The discussion does mention the limitations of the study and they were discussed with minimal distortion or bias. The researcher did compare the current study to previous studies which did show how effective and reliable this study was in finding the answer to the research questions (Crookes & Davies 2004).
The relevance of this study to the chosen research question is that within this study it highlights the need for more staff as the workload of nurses is in fact putting patients at risk as there are reported medication errors due to time constraints as well as tasks not being finished on each shift and as an ultimate response the patient is the one who suffers.
Article 2 – Schubert, M, Clarke, S, Glass, T, Schaffert-Witvliet, B & De Geest, S 2009, Identifying thresholds for relationships between impacts of rationing of nursing care and nurse and patient reported outcomes in Swiss hospitals: A correlational study, International Journal of Nursing Staff, no,46, October, pp. 884-893, online science direct This research article aims at investigating the rationing of nurses in Switzerland and patient outcomes to do with the rationing of nurses (nursing shortage).
The background of the study explains that the rationing of nurses effects on patient safety and quality of care. The study was used with a cross sectional multi centre study. The study was set at five Swiss German and three Swiss French hospitals including a total of 1338 nurses and 779 patients. There was a survey conducted using appropriate descriptive measures as well as logistic regression models. The results found within this study allowed the outsider to see that with the shortage of nurses there has been increased infections, pressure ulcers, and patient dissatisfaction in which all are negative factors.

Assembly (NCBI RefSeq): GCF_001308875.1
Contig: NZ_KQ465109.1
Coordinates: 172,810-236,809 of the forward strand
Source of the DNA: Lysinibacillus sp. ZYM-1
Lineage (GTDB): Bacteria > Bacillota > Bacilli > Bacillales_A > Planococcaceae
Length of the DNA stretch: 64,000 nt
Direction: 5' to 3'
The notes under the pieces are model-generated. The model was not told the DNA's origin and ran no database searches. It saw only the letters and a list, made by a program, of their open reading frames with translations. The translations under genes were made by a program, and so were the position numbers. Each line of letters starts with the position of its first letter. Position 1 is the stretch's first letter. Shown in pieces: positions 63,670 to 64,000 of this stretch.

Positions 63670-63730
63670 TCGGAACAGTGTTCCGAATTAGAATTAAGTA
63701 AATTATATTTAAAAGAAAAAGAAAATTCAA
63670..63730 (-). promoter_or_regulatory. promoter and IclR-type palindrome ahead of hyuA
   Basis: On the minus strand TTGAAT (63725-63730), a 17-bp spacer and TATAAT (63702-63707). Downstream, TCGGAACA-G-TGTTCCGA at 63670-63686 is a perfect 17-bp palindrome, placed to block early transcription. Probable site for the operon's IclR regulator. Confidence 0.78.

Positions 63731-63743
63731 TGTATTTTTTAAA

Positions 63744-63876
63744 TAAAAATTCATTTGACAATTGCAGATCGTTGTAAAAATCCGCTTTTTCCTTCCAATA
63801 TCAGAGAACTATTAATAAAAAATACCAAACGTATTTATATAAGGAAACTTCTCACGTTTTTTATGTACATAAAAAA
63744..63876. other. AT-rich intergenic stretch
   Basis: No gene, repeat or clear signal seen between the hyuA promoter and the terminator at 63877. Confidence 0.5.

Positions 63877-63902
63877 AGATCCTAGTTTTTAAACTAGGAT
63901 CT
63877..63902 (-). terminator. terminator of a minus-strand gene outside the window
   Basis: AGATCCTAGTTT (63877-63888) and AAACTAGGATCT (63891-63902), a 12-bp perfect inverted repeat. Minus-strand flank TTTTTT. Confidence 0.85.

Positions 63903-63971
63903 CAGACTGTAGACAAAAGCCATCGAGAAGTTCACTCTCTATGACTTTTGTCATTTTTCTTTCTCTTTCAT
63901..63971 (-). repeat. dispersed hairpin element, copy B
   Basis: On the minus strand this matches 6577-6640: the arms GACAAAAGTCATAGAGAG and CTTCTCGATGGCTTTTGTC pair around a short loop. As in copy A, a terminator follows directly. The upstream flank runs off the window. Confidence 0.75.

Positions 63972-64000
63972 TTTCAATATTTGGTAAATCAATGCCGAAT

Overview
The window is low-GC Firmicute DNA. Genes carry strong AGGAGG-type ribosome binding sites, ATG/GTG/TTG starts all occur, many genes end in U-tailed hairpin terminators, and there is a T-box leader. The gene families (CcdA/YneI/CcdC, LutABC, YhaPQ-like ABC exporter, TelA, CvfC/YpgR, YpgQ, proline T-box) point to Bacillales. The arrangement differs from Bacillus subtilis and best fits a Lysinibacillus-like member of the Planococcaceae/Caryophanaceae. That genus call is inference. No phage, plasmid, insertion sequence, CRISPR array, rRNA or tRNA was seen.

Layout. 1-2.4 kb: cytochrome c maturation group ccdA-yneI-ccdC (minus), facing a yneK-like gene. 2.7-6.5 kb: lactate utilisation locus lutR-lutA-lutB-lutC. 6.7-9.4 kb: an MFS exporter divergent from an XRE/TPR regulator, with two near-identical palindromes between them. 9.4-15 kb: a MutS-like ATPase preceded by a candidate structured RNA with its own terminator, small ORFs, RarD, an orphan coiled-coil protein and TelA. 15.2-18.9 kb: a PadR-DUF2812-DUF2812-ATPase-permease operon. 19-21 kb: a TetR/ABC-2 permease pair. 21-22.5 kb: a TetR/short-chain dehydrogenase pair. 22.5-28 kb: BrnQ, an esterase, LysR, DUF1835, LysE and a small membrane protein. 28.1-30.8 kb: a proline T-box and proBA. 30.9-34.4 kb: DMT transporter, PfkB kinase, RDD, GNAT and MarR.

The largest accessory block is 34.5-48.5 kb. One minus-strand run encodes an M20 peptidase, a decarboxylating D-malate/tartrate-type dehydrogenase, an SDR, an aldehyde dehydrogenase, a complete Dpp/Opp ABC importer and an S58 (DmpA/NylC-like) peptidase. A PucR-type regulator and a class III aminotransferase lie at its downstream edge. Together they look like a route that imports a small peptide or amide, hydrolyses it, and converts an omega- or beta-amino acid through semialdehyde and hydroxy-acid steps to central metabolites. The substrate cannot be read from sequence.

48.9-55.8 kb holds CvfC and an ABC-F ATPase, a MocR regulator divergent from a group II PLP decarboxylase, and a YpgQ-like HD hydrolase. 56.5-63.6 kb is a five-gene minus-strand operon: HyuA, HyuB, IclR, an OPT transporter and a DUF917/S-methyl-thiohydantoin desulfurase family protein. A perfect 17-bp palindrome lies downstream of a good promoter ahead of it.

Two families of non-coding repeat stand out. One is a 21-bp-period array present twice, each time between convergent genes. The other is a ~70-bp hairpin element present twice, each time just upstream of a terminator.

In conclusion to this research it shows that with a shortening supply of nurses and the increasingly high inpatient ratios, the patient quality of care and safety is on the decrease (Schubert et al 2009). This article has strengths of identifying to the reader what is already known about the topic and what this study will add to knowledge about the topic. The limitations of the opening of the paper include that of describing the study. It describes the paper as to how the rationing of nurses impacts upon six significant studied patient outcomes.
The author did not explain or describe what the six patient outcomes were in this opening sentence. This is a limitation as it can cause the reader to become bewildered and it is apparent the study is not easily understood. Once again this study appears to have no apparent keywords described and explained (Groot 2009). There is no clearly labelled literature review in this study but as it was further looked into the background contained information of which is usually in the literature review. The literature review seems thorough and does report previous studies and findings in relation to the current study (Groot 2009).
There are major findings found and reported in this article and are citied to provide evidence of reliability. Strengths to this are that all studies in which are mentioned are primary research reports which can conclude the author used appropriate resources (Groot 2009). Strengths of the study are that it appropriately mentions the type of methods used including a cross sectional survey. By mentioning the type of methods used the author is allowing the reader to know exactly how the research was conducted and this provides reassurance to the validity of the research (Crookes & Davies 2004).
The research mentioned the number of nurses as well as the number of patients who were involved in the study. The study failed to mention dropout rates. There was evidence of ethical issues being looked after as there was a mention of consent been received by every patient as well as having been approved by 7 ethics committees. A limitation was that there were a large disproportionate number of nurses in the study compared to patients which can create bias on one end from the nurses compared to that of the patient’s views (Crookes & Davies 2004).